Several weighty answers can be given to this question. In the first place selection by man is much, more vigorous and rapid than natural selection could possibly be. In the second place, selection by man is in the direction of improving organs which exist, not to produce new ones. it is claimed that under Nature all the wonderful capacities of animals and plants are the results of this natural selection of chance variations, and the chances of variations in the direction of producing an entirely new organ are assuredly very different from the chances of an increase in size or a change of colour. Thirdly, natural selection cannot take place unless there is a struggle for existence, and this struggle, as Darwin admitted, is not incessant (Origin of Species, p. 61). Fourthly, man takes pains to prevent inter-crossing between different varieties. This is not prevented under Nature, and inter-crossing is the surest means of bringing the law of reversion into activity. And lastly, we may say that when the work of artificial selection and cultivation ceases, reversion is actually seen to occur very rapidly, and a work which would require hundreds of years of natural selection, even granting all the powers claimed for it, is undone in a few generations.

A good many years ago a farm in which the writer was interested was purchased for the purpose of fruit growing. From sixty to seventy acres were appor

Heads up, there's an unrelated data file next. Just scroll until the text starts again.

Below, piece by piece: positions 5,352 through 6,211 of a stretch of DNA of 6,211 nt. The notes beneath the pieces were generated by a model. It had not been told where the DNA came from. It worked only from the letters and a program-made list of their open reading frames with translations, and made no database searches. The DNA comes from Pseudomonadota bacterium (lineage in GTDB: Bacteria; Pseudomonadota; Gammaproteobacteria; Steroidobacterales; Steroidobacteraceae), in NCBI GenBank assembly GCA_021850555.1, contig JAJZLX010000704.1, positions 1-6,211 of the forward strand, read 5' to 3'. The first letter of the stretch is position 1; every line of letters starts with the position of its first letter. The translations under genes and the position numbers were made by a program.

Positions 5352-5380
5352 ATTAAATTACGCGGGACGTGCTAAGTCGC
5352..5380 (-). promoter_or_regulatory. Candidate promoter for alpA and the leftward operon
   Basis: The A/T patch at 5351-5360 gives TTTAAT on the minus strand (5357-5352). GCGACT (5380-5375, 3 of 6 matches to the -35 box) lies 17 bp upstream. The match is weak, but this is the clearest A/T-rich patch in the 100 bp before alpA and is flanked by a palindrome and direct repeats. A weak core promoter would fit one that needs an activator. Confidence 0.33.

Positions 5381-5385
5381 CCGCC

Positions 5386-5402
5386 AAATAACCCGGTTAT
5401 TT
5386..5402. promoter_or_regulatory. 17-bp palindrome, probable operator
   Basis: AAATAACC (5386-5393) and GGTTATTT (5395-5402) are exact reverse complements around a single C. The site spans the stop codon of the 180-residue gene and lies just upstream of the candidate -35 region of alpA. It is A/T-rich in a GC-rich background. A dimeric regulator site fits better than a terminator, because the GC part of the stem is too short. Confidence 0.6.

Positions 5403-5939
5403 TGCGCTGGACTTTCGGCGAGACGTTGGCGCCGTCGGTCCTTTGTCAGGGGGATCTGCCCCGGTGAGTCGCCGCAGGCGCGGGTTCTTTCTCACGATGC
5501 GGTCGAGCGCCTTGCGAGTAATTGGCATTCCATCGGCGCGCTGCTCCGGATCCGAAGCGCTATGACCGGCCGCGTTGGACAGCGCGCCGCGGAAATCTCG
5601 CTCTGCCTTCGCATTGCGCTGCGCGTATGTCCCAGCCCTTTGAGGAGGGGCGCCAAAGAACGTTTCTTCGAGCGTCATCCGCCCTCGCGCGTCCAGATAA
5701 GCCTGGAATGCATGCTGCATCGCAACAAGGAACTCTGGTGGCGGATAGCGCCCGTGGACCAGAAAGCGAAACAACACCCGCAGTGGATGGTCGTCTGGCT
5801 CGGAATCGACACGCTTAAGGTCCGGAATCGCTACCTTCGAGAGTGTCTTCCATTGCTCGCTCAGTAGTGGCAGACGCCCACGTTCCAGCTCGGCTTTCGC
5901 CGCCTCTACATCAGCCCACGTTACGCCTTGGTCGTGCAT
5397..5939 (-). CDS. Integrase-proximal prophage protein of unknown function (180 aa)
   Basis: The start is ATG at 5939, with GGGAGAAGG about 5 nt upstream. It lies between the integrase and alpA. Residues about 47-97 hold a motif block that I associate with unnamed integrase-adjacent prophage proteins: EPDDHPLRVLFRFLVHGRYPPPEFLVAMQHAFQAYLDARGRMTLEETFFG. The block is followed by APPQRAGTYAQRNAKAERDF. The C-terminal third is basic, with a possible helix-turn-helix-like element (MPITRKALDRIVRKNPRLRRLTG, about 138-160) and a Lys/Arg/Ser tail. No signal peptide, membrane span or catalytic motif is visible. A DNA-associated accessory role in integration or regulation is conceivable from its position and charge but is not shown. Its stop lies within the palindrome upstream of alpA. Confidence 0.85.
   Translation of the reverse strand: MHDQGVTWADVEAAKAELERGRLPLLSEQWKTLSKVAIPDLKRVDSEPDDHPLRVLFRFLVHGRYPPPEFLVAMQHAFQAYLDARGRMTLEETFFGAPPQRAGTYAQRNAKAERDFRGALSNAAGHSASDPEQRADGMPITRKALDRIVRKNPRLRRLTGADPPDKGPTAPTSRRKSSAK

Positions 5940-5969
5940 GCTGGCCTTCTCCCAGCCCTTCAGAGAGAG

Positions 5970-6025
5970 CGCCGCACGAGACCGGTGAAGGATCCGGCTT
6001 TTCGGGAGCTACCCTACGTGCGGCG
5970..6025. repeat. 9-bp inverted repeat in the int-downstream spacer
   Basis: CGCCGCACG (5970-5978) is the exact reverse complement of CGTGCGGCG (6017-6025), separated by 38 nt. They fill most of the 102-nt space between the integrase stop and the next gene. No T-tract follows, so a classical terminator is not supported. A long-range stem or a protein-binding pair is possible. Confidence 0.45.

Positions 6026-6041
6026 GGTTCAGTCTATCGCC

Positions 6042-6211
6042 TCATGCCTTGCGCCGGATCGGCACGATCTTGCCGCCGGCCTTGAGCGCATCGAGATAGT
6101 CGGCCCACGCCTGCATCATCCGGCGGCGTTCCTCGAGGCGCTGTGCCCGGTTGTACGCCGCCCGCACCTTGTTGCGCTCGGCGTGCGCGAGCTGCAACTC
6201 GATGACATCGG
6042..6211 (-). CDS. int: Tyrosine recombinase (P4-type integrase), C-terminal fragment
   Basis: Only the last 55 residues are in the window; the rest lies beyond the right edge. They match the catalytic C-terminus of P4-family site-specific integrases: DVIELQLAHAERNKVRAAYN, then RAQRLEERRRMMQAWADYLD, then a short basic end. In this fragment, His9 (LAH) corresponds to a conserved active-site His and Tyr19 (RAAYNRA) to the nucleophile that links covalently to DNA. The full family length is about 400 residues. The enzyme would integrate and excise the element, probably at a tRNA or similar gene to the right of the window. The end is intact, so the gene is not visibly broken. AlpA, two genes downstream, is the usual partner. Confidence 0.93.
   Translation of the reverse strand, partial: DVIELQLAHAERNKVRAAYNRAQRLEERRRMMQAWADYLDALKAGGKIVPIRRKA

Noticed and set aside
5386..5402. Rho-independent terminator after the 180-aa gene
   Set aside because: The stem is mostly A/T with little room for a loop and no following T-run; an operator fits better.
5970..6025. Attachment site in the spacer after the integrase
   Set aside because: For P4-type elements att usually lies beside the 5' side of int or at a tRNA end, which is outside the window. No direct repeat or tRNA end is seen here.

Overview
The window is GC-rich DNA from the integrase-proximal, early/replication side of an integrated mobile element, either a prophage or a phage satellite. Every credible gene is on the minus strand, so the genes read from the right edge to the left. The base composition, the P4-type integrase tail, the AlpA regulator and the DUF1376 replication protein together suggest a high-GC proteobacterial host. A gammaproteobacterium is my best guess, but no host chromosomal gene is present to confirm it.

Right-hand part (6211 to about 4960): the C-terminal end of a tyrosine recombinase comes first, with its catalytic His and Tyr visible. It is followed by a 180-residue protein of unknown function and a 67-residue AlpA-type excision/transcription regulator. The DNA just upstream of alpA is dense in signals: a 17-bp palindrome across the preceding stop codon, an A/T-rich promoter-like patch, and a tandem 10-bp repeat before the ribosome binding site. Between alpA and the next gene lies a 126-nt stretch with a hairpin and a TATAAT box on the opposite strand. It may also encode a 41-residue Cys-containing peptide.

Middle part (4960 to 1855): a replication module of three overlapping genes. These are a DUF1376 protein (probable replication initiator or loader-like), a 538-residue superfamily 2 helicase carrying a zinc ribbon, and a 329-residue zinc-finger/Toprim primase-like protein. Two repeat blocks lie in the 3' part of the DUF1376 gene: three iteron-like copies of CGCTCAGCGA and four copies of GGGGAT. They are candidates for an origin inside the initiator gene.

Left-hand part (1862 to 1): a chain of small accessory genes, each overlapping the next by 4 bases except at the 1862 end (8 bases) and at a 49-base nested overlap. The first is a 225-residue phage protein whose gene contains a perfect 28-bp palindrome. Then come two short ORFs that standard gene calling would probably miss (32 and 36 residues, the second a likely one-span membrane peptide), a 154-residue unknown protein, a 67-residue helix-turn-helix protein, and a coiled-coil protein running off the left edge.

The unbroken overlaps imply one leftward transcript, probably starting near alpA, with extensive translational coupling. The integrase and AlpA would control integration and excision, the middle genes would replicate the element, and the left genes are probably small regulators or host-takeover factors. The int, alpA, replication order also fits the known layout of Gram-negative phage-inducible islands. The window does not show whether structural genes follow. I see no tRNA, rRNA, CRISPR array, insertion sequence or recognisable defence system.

tioned for fruits and vegetables and the ground was cleared and prepared ready for planting. A number of fruit trees of various kinds were planted while other parts were devoted to the culture of vegetables and small fruits. Two mistakes were made in the initial stages. The ground was not sufficiently cleared of the roots of weeds, and many of the fruit trees were planted too close together. Those who have had experience in this direction will understand what occurred. We were completely mastered by the weeds. The effort to keep the ground clear between the closely-planted fruit trees had to be abandoned, and in a few years, as it almost invariably happens in such cases, a rough kind of grass obtained the upper band and almost covered the ground. This did not very much interfere with the fruit trees, and as it could be mown to prevent it growing too long it was allowed practically undisputed possession, other weeds only growing in places where the grass was thin and scarce. Meanwhile other parts of the estate were better tended and a considerable degree of attention was given to the cultivation of strawberries. One Summer day when I had occasion to go among the thickly planted fruit trees I was astonished to find the ground studded with wild strawberry plants. They had seized on parts where the grass was not very thick and flourished with the vitality of weeds. There were dozens of them probably some hundreds, and they had ripened their tiny fruit quite perfectly Now I was aware that very many of our cultivated